1. “SXSW Unveils Jury Award Winners. A comedy about two young women having a really difficult time getting to the beach won the Grand Jury prize for features at SXSW.
“Fort Tilden is directed and written by Sarah-Violet Bliss and Charles Rogers and stars Bridey Elliott and Clare McNulty. The Great Invisible, director Margaret Brown’s look at the oil industry’s secretive world in the wake of the Gulf Coast disaster, took the top prize for documentary features. The awards were hosted for the second year by comedian Jerrod Carmichael at the Paramount Theatre in Austin. The Audience Awards will be announced Saturday, and the festival wraps Sunday.”
2. “Home Theater.” A Very Special Episode of Reverse Shot.
“Through this symposium, we hoped to come to a better definition of what cinema is and what television is. Perhaps the problem with the ’cinema vs. TV’ debate is that the terms being pitted against each other refer to tools for viewing or modes of storytelling as opposed to the content fitted to them. The results from our writers were, expectedly, diverse and thoughtful. Reading these articles, which we’ll unroll over the coming weeks, you won’t find an answer to the debate; the takes are far too varied. Each television series and each movie constitutes its own case. And with such a range of topics covered—character development, morality, ideology, filmic technique, auteurism—there could never be just one point of view. Which is kind of why the whole question of which is ’better’ is itself an impossible, and false, one.”
3. “Metamorphosis.” From Doogie to Barney to Hedwig, the shapeshifting career of Neil Patrick Harris is immune to typecasting.
“The first time Neil Patrick Harris went to Los Angeles, he found himself at the circus. It was 1987 and he was 14, visiting with his mom for his first paying gig as an actor, a small spot on a TV show. They were wandering along the Santa Monica pier, as tourists do, when they spied a tent, yellow and blue and shimmering on the shore. The tent belonged to Cirque du Soleil, establishing a foothold in California with Le Cirque Réinventé, a show that would eventually launch the troupe around the world. Oblivious to all this, young Harris took his seat anticipating elephants and tigers and sad-faced clowns. But the animals were conspicuously absent, replaced by athletic men and women who leapt and pirouetted through the air—first four, then six, then nine of them on a single bicycle, riding around the ring in formation. The show was like nothing he’d ever experienced. And like all magic, much of it seemed to defy either logic or physics.”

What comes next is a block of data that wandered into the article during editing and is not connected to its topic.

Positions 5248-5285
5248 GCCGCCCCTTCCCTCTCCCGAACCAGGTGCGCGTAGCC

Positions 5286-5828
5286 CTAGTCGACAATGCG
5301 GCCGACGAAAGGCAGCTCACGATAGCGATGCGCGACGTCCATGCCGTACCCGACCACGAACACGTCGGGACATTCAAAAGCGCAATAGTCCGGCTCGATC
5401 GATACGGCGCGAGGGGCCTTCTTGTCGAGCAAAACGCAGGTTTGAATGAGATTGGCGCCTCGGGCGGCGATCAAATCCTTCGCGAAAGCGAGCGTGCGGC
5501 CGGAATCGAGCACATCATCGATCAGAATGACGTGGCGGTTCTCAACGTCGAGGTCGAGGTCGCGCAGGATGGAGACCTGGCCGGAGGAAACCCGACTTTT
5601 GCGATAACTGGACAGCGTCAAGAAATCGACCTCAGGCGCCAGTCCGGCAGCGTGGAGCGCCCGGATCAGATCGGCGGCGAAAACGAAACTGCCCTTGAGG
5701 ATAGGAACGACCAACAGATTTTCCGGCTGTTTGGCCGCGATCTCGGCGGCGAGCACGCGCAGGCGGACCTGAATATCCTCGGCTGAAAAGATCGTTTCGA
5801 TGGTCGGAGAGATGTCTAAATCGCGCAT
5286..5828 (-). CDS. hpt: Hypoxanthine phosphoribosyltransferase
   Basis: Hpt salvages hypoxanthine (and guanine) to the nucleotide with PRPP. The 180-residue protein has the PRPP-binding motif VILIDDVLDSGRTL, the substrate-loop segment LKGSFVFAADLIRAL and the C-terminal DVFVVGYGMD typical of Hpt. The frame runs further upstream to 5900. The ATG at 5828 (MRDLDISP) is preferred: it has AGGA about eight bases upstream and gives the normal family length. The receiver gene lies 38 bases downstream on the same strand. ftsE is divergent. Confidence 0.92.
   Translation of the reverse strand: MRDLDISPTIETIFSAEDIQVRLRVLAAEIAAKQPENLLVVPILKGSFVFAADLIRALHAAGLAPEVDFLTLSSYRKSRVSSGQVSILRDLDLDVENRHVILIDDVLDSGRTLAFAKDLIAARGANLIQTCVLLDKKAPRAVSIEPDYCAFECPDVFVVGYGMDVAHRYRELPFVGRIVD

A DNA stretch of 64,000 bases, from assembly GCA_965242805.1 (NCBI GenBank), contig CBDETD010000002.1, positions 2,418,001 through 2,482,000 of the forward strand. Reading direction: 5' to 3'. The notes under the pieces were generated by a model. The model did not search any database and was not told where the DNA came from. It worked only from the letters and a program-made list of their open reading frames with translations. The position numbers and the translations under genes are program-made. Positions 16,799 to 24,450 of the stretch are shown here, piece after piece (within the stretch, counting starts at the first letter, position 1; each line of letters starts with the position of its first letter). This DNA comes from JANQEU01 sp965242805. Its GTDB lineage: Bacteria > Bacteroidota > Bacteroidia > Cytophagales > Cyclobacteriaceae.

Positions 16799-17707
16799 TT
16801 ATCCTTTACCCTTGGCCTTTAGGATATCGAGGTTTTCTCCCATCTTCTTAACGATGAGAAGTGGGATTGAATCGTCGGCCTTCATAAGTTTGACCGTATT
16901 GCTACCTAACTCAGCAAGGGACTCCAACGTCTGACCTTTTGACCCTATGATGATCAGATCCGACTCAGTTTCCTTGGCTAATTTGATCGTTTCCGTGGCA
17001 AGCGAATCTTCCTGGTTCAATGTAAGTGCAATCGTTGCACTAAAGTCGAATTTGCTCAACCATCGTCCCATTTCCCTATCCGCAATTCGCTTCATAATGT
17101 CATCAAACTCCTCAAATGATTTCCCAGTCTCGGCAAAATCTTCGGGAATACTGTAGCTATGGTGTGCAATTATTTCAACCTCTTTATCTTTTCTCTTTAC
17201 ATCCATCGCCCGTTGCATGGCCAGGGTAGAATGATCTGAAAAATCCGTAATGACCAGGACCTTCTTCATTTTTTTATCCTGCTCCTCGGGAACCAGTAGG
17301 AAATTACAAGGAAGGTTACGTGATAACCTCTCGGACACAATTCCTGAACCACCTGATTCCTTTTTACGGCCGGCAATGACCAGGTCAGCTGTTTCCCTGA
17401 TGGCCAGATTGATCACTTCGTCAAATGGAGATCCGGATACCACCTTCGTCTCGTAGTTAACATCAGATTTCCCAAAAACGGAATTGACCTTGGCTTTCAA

4. “The Punks of Disney Land.” Crissy Van Meter finds the Neverlanders Social Club.
“There are more than 30 Neverlanders moving toward me as a pack, cutting a path through the crowd. They’re wearing handmade mouse ears and hats, and many of them are covered in tattoos—they look like one of the minor gangs from The Warriors, or some cult in a postapocalyptic wasteland where Mickey Mouse is worshiped as a deity. Each member has a patch of a character that represents his or her personality—the 30-something couple who founded the club, Angel and Cindy Mendoza, are Donald and Daisy Duck. Everyone is staring as I walk with them to It’s a Small World, a boat ride at the tip of Fantasyland. As we round the Matterhorn Bobsleds, ’regular’ park-goers snap photos of the Neverlanders as if they’re celebrities. People point; parents tell their children to take note; jaws drop. Angel says with a shrug that they’re used to this commotion by now. When you’re the biggest Disneyland fans in the world and wear that love on your sleeve—literally—you’re bound to get some odd looks.”
5. “Review: Interior. Leather Bar.” Nathan Lee on James Franco and Travis Mathews’s film.
“Does James Franco suck dick? I mean, does he literally put dicks in his mouth and suck on them? A lot of people could care less, or claim to care less, for various reasons. Because celebrity sex lives are boring. Because James Franco is boring. Because we live in a fabulously enlightened post-gay wonderland (exemplified by James Franco). Because we know people whose dicks have actually been sucked by James Franco. Whatever the case, let’s not pretend the question doesn’t exert a certain grip on the imagination, among other organs. Our investment in the problem of Famous People Who May Or May Not Be Gay may well be irritating, a kind of stubborn cultural chlamydia, but what’s at stake in that investment is real. Franco knows this, and has turned it into a constituent aspect of his celebrity. Thus do we arrive at an even more annoying question: what does it mean that James Franco is playing with the fact that we know that he knows that we want to know whether or not he sucks dick?”
Video of the Day: Jonathan Glazer’s advertisement for Flake chocolate bars, starring Denis Lavant as the devil:
Links for the Day: A collection of links to items that we hope will spark discussion. We encourage our readers to submit candidates for consideration to email@example.com and to converse in the comments section.